This course is designed to familiarize students with current research techniques in molecular biology, biochemistry, and genetics. A variety of methods and approaches will be applied in a series of short projects, primarily using E. coli and Saccharomyces cerevisiae (budding yeast) as model systems. Students will gain hands-on experience employing recombinant DNA, microbiology, protein biochemistry, and other methods to answer basic research questions. This course provides excellent preparation for students planning to conduct independent research at the undergraduate level (MB&B401/402) and beyond.
Basic genetics states that individuals with different DNA sequences express different traits. However, a large number of permanent and heritable changes to cells and organisms occur in the absence of changes to DNA sequence. Such epigenetic mechanisms explain a variety of disparate observations, including the ability of a zygote to develop into dozens of distinct cell types in multicellular organisms using one common DNA blueprint, the observation that grandchildren of individuals subject to famine have higher rates of metabolic defects, and the ability of neurons to mediate formation of long-term memories. In this course we will use a variety of examples from cell biology and genetics to examine the template-dependent processes governing the perpetuation of discrete phenotypes. Topics will include the molecular biology of prions (infectious proteins) and environment-induced alterations in gene expression that may be transmitted to offspring.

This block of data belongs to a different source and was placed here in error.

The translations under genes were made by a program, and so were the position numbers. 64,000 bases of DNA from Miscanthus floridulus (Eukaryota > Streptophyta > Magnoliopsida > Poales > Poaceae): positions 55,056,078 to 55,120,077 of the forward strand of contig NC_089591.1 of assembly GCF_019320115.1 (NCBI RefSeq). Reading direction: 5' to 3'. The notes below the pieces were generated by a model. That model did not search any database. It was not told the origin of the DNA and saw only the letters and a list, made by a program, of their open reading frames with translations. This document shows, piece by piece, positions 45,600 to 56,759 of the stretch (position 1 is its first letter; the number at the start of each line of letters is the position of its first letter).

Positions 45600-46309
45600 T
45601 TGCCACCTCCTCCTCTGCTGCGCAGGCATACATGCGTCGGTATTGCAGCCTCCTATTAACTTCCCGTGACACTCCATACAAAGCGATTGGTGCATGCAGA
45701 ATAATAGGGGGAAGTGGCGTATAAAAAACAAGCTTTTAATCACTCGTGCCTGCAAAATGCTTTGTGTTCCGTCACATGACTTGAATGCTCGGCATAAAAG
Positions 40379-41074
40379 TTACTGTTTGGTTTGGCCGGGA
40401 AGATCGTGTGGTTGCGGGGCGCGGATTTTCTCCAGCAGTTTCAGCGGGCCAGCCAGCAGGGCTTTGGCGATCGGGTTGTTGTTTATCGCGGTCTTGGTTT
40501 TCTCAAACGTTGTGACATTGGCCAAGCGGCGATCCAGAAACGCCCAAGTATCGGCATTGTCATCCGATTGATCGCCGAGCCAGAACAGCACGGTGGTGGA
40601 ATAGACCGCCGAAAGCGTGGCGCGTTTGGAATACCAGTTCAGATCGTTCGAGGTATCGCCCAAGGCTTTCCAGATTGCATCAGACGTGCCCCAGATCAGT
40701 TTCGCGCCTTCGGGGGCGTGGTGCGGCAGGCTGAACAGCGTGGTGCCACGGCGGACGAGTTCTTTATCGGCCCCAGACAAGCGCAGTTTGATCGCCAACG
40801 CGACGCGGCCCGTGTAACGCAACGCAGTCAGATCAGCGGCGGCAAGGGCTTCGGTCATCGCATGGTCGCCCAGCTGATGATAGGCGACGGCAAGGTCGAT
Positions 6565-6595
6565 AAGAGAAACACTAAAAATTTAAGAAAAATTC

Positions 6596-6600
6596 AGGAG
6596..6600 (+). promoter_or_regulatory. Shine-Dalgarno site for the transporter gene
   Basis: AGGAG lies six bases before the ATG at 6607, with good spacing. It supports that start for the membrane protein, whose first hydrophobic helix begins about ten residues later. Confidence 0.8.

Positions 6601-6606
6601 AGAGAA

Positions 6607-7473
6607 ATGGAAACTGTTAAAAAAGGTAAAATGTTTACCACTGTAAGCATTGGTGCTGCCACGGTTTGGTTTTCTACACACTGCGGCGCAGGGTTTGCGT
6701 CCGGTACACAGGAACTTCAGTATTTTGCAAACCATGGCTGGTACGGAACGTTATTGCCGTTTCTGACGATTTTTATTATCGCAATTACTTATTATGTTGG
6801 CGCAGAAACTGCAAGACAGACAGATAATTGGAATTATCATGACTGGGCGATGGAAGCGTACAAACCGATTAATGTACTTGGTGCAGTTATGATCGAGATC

This course of weekly discussions of current research is for students who have completed the MB&B or BIOL introductory series. Discussions will be informal in nature and cover topics of current interest in molecular biology and biochemistry, emphasizing possibilities for future research areas for the students.